The opening track of the album entitled Alice guides you into a false sense of security; a lovely, candle-flickering tune, drums brushed around a breathy sax and gently chiming vibes. What comes afterwards is a journey into the darkest regions of obsession, insecurity and personal fears played out in the tone, structure and vocal tortures that Tom Waits is perfect at producing. It is the title track Alice that I can imagine Mayfield bringing glory too.
The creative clash between these completely different artists and style in my view (and imagination) would generate something of immense beauty, equally it could be a right mess just like Joe Strummers duet with Johnny Cash where they jointly warbled the Bob Marley’s classic Redemption Song – what a trio Cash, Strummer and Marley all dead, all legends, yet somethings should never escape the studio.
4. Janis Joplin: The Milks Carton Kid ‘Michigan’
The Milk Carton Kid’s album Prologue, 2011 in my view is a modern folk classic. The album bursts with confidence lyrically from its opening track ‘Michigan’. The band consist of singers and guitarists Kenneth Pattengale and Joey Ryan. At the point of writing their first two albums are free to download from the bands website: http://www.themilkcartonkids.com/
Janis Joplin died in 1970 and was an American singer-songwriter who first rose to prominence in the late 1960s as the lead singer of the psychedelic-acid rock band Big Brother and the Holding Company. On the 4th October 1970 her absence from the recording studio was causing concern. She was found dead on the floor of her bedroom that day with the official cause of death being an overdose of heroin combined with alcohol.
Although Joplin had a remarkable, powerful and distinctive voice, it was also tinged with a fragile tone that could turn a song on its head whilst in the middle of delivering. Whilst Michigan the place is a place of natural beauty, its largest city is Detroit, with its proud musical heritage has succumb to dramatic industrial and social decline witnessed by on a few major cities. These conflicting dilemmas play out in the song and add to its depth.
Joplin would have taken this song by its throat and transformed it from its delicate folk interpretation into wailing epitaph in honour of a once great city, its people, families and community. No rock will have been left unturned, every emotion would have been exposed and cast at our feet to ponder.
5. John Lennon: Low ‘Plastic Cup’
There is the Beatles. There is John Lennon as a solo artist and there is the mythology that surrounds Lennon. Personally I’m not a great fan of his solo work, which I often find pretentious, but this of course does not diminish the great man from my reflections. Plastic Cup appears on the Low album Invisible Ways.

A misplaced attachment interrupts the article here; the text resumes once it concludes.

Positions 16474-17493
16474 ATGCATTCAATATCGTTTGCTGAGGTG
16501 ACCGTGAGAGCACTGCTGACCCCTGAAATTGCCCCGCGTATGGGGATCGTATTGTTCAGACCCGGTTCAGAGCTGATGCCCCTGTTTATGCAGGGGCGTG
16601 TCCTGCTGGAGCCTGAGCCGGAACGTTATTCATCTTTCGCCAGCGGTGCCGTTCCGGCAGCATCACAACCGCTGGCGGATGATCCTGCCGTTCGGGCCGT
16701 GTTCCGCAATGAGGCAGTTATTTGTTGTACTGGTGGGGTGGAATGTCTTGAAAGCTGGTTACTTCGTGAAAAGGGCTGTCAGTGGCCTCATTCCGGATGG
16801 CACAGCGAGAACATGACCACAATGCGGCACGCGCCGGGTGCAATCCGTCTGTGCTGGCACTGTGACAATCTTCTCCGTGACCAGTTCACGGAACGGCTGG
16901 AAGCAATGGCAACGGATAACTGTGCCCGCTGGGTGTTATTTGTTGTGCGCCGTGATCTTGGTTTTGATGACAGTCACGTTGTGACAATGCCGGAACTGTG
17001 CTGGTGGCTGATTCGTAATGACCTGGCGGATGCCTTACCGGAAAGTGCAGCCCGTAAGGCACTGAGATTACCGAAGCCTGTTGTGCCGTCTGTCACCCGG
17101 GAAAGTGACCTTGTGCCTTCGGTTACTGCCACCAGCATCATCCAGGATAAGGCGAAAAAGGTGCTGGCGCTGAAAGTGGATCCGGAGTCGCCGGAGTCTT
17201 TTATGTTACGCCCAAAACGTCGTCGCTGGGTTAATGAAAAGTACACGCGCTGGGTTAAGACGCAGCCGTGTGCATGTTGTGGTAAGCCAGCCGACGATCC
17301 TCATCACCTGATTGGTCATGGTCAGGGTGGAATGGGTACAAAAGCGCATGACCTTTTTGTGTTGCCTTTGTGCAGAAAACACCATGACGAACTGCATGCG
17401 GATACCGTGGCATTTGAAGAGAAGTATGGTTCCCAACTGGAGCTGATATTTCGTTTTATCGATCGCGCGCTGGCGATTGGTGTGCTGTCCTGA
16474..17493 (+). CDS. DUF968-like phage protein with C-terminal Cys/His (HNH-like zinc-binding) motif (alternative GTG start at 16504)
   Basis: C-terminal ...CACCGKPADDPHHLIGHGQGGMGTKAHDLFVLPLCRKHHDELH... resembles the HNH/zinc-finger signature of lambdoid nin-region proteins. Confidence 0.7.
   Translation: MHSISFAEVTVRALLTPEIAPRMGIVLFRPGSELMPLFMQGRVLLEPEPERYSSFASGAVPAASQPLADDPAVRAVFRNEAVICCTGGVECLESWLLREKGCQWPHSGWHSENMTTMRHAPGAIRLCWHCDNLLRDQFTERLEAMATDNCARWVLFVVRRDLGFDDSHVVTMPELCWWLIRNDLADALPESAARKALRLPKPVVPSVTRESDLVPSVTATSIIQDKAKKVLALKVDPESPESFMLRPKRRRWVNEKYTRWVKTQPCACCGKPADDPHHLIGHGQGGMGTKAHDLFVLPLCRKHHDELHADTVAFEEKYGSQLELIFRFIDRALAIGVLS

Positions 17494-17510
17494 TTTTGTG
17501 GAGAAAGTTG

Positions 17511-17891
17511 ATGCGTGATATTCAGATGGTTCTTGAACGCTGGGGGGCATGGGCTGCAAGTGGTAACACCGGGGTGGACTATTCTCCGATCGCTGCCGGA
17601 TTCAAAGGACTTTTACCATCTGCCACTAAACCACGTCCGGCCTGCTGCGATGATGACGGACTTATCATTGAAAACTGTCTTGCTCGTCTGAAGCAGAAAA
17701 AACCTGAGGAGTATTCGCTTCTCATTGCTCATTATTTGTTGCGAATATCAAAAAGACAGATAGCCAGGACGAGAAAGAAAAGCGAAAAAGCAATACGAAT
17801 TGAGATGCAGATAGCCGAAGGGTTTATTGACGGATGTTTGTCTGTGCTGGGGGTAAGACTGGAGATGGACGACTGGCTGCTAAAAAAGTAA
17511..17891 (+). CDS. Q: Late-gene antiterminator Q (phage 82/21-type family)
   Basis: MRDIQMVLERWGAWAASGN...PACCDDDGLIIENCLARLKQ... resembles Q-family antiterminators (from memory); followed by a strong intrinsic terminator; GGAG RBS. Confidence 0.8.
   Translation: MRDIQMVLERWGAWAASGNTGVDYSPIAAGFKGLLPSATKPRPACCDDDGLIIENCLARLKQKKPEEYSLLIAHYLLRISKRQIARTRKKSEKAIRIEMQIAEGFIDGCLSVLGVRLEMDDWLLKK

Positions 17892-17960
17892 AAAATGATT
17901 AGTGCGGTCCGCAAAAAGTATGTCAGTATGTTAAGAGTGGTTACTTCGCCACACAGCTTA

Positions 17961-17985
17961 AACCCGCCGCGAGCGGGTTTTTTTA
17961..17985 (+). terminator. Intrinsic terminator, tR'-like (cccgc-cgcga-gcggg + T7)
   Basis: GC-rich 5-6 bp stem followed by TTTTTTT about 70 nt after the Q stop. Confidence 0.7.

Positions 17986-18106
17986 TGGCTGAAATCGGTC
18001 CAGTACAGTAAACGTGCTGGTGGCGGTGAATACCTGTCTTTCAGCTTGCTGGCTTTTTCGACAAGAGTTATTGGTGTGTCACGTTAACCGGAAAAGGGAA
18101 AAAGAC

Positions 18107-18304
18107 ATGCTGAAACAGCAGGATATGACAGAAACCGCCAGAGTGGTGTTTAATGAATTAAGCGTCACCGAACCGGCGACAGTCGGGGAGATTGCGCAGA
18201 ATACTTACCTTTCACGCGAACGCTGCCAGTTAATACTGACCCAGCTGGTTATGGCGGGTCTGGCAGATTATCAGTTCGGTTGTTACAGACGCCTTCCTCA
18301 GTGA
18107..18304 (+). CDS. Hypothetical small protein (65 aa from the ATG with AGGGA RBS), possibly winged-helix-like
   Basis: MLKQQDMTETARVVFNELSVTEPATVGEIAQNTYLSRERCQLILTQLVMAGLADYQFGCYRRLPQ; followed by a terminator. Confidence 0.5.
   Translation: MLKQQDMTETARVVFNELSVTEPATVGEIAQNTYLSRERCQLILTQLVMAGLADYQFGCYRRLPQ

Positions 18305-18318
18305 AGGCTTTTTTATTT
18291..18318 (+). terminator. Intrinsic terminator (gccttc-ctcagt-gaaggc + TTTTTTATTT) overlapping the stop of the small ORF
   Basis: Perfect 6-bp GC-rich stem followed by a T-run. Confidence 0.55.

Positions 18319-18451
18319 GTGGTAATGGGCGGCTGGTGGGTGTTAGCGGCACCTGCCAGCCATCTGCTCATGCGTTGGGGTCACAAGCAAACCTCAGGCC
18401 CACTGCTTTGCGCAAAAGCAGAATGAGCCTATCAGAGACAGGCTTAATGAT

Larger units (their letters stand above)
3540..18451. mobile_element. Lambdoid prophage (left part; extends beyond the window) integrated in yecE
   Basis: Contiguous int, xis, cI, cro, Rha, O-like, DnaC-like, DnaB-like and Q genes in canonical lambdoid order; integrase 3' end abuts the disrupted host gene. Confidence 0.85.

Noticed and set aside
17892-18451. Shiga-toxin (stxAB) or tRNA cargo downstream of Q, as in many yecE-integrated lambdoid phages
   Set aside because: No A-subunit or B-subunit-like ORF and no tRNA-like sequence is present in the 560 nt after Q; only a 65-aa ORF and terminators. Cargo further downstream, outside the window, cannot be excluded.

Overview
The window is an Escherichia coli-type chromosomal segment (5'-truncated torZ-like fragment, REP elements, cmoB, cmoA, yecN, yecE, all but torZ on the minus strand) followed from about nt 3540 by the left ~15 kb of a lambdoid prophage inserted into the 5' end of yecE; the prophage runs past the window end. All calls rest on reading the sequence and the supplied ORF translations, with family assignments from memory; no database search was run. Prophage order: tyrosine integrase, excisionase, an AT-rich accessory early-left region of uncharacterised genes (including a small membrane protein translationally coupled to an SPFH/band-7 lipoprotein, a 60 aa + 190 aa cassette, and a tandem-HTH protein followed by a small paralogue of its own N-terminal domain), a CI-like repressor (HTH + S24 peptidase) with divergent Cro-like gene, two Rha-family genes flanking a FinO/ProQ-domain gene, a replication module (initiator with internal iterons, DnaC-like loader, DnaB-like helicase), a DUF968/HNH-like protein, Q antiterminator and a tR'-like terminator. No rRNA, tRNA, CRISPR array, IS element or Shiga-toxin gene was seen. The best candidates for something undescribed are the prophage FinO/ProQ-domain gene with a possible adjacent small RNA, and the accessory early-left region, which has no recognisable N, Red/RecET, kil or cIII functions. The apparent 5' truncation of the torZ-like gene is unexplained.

Formed in 1993 the music of Low is characterised by slow tempos and minimalist arrangements. The track Plastic Cup represents typical Low territory with it’s brooding, unhurried, dark, but yet warm produced by Wilco’s Jeff Tweedy. Lennon will have been at his best singing the words of Plastic Cup, “And now they make you piss into a plastic cup and give it up. The cup will probably be here long after we’re gone, what’s wrong?” The type of lyric I can image him writing in and around the time the Beatles imploded resulting in his fractured separation from Paul McCartney.
By the early 70s Lennon and McCartney where is creative war with one another. First of the blocks was McCartney with his studio album ‘Ram’ that contained the track “Too Many People” which McCartney confessed was a dig at Lennon. The response was not long in the waiting when Lennon released the ‘Imagine’ album later the same year, which contained the infamous track ‘How do you sleep at night?’ The lyrics of Lennon’s track, “The only thing you done was yesterday alongside “Those freaks was right when they said you was dead” leave little to the imagination as to the festering hatred that was eating away in Lennon.
Lennon was known for his politically left leaning sympathies and his last known act of political activism was a statement in support of the striking sanitation workers in San Francisco on 5 December 1980. He and Ono planned to join the workers’ protest on 14 December. Lennon was shot dead on 8 December 1980 in New York. He was was forty years old and on that day the corporate music elite lost all hope of a Beatles reunion, but it remains a sad note to the world that Lennon and McCartney where not able to work it out.